nep-reg New Economics Papers
on Regulation
Issue of 2020‒05‒25
fifteen papers chosen by
Natalia Fabra
Universidad Carlos III de Madrid

  1. Reviewing the Market Stability Reserve in light of more ambitious EU ETS emission targets By Osorio, Sebastian; Tietjen, Oliver; Pahle, Michael; Pietzcker, Robert; Edenhofer, Ottmar
  2. The Welfare Effects of Persuasion and Taxation: Theory and Evidence from the Field By Matthias Rodemeier; Andreas Löschel
  3. (Mis)allocation of Renewable Energy Sources By Lamp, Stefan; Samano, Mario
  4. Steering Incentives of Platforms: Evidence from the Telecommunications Industry By Brian McManus; Aviv Nevo; Zachary Nolan; Jonathan W. Williams
  5. Fiber vs. vectoring: Limiting technology choices in broadband expansion By Fourberg, Niklas; Korff, Alex
  6. Compliance with the EU Waste Hierarchy: It is a matter of stringency, enforcement … and time! By Egüez, Alejandro
  7. From Subsidy to Sustainability By World Bank
  8. The redistributive effects of carbon taxation in France By Thomas Douenne
  9. The 2018 Reform of EU ETS: Consequences for Project Appraisal By Johansson, Per-Olov
  10. Environmental fiscal reform and the possibility of triple dividend in European and non-European countries: evidence from a meta-regression analysis By Maxim, Maruf Rahman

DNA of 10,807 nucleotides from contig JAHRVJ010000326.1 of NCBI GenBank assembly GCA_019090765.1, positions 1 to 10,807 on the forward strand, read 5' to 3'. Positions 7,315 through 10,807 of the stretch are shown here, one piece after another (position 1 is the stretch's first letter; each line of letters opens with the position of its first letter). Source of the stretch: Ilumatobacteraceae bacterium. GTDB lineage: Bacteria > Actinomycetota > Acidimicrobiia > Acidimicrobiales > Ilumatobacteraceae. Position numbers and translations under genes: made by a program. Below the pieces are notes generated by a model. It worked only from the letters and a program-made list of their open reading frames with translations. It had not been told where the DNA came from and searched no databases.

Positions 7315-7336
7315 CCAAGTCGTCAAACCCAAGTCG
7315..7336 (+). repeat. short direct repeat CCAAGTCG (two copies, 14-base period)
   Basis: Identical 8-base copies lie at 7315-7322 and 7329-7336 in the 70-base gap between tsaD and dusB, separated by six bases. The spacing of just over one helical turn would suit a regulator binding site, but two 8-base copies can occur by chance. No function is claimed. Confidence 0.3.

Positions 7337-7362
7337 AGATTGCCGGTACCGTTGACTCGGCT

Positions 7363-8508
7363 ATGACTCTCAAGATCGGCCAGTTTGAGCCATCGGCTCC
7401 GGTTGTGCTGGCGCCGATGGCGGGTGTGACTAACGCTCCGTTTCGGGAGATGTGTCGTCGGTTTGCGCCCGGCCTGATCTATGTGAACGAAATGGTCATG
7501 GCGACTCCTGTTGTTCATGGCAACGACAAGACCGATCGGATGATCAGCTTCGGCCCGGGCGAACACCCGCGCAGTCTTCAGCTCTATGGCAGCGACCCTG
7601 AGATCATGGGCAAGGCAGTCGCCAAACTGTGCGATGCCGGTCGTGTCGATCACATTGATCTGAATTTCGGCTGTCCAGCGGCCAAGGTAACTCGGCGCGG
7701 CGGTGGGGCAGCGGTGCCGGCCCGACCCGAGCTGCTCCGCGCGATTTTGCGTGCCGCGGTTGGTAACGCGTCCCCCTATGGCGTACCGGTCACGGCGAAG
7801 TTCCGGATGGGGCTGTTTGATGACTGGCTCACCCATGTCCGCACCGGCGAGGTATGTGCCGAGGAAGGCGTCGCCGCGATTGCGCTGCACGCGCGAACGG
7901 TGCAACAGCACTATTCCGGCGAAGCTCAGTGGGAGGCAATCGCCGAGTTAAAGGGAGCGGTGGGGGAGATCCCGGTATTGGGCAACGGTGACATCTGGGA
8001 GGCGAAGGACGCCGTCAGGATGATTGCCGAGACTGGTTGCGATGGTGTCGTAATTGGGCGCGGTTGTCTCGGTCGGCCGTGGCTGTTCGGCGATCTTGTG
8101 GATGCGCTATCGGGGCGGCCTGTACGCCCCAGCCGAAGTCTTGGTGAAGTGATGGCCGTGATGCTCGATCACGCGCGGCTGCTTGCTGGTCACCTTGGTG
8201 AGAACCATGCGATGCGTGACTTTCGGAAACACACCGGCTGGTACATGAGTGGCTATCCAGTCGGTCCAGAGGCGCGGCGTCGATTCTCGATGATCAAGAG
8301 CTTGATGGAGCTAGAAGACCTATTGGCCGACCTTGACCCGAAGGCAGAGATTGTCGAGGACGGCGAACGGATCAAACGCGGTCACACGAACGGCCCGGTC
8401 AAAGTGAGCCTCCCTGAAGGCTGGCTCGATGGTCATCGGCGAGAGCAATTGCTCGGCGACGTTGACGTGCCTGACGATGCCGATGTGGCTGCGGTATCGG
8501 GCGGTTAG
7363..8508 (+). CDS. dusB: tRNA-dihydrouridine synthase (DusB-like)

11. Price and network dynamics in the European carbon market By Andreas Karpf; Antoine Mandel; Stefano Battiston
  12. Dynamic effects of enforcement on cooperation By Roberto Galbiati; Emeric Henry; Nicolas Jacquemet
  13. Dynamic competition with network externalities: how history matters By Hanna Halaburda; Bruno Jullien; Yaron Yehezkel
  14. Limits of the platform economy: Digitalization and marketization in live music By Azzellini, Dario; Greer, Ian; Umney, Charles
  15. How Renewable Energy Consumption Contribute to Environmental Quality? The Role of Education in OECD Countries By Zafar, Muhammad Wasif; Shahbaz, Muhammad; Sinha, Avik; Sengupta, Tuhin; Qin, Quande

  1. By: Osorio, Sebastian; Tietjen, Oliver; Pahle, Michael; Pietzcker, Robert; Edenhofer, Ottmar